Charging Electric Vehicles Part 1: Charging Stations

 

 Though I’ve had a couple of car-free periods, I’ve owned a car most of the nearly 37 years since I got my driver’s license. All my 17 vehicles have had an internal combustion engine (ICE). I’ve wanted a hybrid, plug-in hybrid, or electric vehicle (EV) for a while now. We …

Sunday Poll: Will Paul McKee’s Urgent Care, Hospital, and Medical School Open By June 2023?

 

 On Friday the St. Louis Board of Aldermen approved a bill (103aa) worth $8 million in incentives for developer Paul McKee: The bill, which passed on a 23-2 vote, will help fund a three-bed urgent care center at Jefferson and Cass avenues that, along with infrastructure improvements, will cost about …

St. Louis Board of Aldermen: New Board Bills Week 19 of 2019-2020 Session

 

 The St. Louis Board of Aldermen meet at 10am today, their 15th meeting of the 2019-2020 session. As previously noted, they have the first two meetings labeled as Week #1, so they list this as week/meeting 18. Today’s agenda includes six (6) new bills. B.B.#129 – Arnowitz – An ordinance authorizing and …

Readers Opposed To Loop Trolley Bailout

 

 I’m a huge fan of modern streetcars, like the line in Kansas City, but I’m indifferent to “heritage” trollies that use vintage or reproduction of early 20th century equipment. They’re great for nostalgia buffs, Instagram-worth photos, etc. Actual transportation?  Sorta, mostly for tourists. Many comments I read online said the …

Recent Articles:

New Book — Soft City: Building Density for Everyday Life by David Sim, Forward by Jan Gehl

August 30, 2019 Books, Featured Comments Off on New Book — Soft City: Building Density for Everyday Life by David Sim, Forward by Jan Gehl
 

Upon receiving the email about this new book I immediately responded, “Yes, I’m interested.” Of course, European cities are very different from sprawling American metropolises. Still, I think there’s value in David Sim’s analysis of the approach we need to take.

From the publisher:

Imagine waking up to the gentle noises of the city, and moving through your day with complete confidence that you will get where you need to go quickly and efficiently. Soft City is about ease and comfort, where density has a human dimension, adapting to our ever-changing needs, nurturing relationships, and accommodating the pleasures of everyday life. How do we move from the current reality in most cites—separated uses and lengthy commutes in single-occupancy vehicles that drain human, environmental, and community resources—to support a soft city approach?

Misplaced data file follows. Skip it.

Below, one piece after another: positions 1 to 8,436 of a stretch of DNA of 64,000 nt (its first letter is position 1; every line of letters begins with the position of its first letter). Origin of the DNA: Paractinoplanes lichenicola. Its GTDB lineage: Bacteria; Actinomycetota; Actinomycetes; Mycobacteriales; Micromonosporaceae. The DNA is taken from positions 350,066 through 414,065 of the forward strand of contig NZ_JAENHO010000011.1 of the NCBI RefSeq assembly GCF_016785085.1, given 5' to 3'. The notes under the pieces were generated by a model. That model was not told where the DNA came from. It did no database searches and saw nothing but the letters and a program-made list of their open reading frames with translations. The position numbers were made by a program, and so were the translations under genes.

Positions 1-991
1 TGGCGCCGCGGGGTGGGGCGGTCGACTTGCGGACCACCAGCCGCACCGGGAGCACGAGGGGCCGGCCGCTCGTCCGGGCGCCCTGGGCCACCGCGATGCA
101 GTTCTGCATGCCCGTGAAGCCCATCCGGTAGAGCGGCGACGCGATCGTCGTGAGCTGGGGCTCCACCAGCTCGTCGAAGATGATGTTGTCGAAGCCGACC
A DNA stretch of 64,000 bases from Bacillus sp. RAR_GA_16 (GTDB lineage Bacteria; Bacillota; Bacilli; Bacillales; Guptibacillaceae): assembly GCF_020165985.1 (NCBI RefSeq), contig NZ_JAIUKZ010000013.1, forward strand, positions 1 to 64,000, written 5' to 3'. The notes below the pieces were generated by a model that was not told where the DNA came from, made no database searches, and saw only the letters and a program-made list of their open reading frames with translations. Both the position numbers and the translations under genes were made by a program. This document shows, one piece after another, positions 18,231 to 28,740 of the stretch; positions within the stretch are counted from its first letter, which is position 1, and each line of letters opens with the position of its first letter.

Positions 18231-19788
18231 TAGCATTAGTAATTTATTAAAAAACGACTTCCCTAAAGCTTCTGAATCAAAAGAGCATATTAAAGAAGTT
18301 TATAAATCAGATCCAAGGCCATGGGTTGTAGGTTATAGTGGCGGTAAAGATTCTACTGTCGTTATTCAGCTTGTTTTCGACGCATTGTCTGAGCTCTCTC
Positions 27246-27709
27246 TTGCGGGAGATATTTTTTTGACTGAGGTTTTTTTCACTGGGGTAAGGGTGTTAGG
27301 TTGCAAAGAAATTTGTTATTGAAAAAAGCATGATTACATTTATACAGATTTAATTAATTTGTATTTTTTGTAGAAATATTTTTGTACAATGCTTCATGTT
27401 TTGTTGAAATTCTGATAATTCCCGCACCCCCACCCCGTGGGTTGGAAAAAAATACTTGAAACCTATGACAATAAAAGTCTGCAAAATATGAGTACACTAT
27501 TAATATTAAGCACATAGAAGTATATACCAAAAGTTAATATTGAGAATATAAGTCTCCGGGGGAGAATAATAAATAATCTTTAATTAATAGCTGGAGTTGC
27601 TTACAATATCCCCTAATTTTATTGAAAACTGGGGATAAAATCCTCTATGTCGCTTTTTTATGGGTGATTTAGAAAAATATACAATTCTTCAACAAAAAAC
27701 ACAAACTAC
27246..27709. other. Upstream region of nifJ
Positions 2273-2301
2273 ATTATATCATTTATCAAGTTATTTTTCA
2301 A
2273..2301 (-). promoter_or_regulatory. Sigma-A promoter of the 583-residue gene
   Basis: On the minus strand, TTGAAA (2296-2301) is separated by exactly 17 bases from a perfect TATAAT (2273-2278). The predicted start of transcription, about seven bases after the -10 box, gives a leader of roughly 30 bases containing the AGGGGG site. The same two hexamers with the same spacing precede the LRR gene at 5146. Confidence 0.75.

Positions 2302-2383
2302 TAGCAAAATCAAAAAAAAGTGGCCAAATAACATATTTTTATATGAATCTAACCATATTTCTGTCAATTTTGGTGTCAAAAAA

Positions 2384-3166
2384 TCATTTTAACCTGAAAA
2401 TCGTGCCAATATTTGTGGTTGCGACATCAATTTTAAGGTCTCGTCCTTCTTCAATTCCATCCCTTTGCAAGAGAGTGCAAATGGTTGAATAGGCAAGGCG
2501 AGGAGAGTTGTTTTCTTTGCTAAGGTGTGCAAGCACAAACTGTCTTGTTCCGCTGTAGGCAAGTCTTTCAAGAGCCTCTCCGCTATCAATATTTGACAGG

In Soft City David Sim, partner and creative director at Gehl, shows how this is possible, presenting ideas and graphic examples from around the globe. He draws from his vast design experience to make a case for a dense and diverse built environment at a human scale, which he presents through a series of observations of older and newer places, and a range of simple built phenomena, some traditional and some totally new inventions.

Sim shows that increasing density is not enough. The soft city must consider the organization and layout of the built environment for more fluid movement and comfort, a diversity of building types, and thoughtful design to ensure a sustainable urban environment and society.

Soft City begins with the big ideas of happiness and quality of life, and then shows how they are tied to the way we live. The heart of the book is highly visual and shows the building blocks for neighborhoods: building types and their organization and orientation; how we can get along as we get around a city; and living with the weather. As every citizen deals with the reality of a changing climate, Soft City explores how the built environment can adapt and respond.

Soft City offers inspiration, ideas, and guidance for anyone interested in city building. Sim shows how to make any city more efficient, more livable, and better connected to the environment. (Island Press)

The number of topics covered is overwhelming— zoning, transportation, walkability, climate change, etc. This book is packed with photos and colorful diagrams. See sample pages & contents at Google Books.

— Steve Patterson

Effectiveness Of Police Body Cameras Can Vary

August 28, 2019 Crime, Featured, Politics/Policy Comments Off on Effectiveness Of Police Body Cameras Can Vary
 
The St. Louis Police “Incident Command Center” truck in 2012

St. Louis City & County are both looking to get police body cameras. This is a good thing, especially based on experience in other cities.

A quick online search reveals how body camera footage has been helpful, here are a few:

The above makes a very convincing argument in favor of cameras. Looking to Chicago, however, tells me effectiveness is closely related to how they’re implemented within each department.